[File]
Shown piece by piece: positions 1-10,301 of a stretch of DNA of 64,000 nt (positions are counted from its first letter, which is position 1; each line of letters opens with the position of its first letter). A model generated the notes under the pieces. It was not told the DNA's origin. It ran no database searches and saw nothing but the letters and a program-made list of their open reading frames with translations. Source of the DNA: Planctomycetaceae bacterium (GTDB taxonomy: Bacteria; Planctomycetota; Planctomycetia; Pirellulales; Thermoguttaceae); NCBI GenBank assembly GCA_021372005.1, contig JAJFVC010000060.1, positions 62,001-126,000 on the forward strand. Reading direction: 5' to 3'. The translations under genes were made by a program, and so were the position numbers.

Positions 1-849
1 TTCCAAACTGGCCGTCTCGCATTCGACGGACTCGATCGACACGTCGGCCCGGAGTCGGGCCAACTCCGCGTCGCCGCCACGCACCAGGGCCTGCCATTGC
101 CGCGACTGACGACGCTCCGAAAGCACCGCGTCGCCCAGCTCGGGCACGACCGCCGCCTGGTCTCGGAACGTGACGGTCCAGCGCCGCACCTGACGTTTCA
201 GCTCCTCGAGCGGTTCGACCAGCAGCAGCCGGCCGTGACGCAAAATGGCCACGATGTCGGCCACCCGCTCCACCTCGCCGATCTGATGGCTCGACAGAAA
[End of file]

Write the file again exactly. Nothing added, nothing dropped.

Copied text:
Shown piece by piece: positions 1-10,301 of a stretch of DNA of 64,000 nt (positions are counted from its first letter, which is position 1; each line of letters opens with the position of its first letter). A model generated the notes under the pieces. It was not told the DNA's origin. It ran no database searches and saw nothing but the letters and a program-made list of their open reading frames with translations. Source of the DNA: Planctomycetaceae bacterium (GTDB taxonomy: Bacteria; Planctomycetota; Planctomycetia; Pirellulales; Thermoguttaceae); NCBI GenBank assembly GCA_021372005.1, contig JAJFVC010000060.1, positions 62,001-126,000 on the forward strand. Reading direction: 5' to 3'. The translations under genes were made by a program, and so were the position numbers.

Positions 1-849
1 TTCCAAACTGGCCGTCTCGCATTCGACGGACTCGATCGACACGTCGGCCCGGAGTCGGGCCAACTCCGCGTCGCCGCCACGCACCAGGGCCTGCCATTGC
101 CGCGACTGACGACGCTCCGAAAGCACCGCGTCGCCCAGCTCGGGCACGACCGCCGCCTGGTCTCGGAACGTGACGGTCCAGCGCCGCACCTGACGTTTCA
201 GCTCCTCGAGCGGTTCGACCAGCAGCAGCCGGCCGTGACGCAAAATGGCCACGATGTCGGCCACCCGCTCCACCTCGCCGATCTGATGGCTCGACAGAAA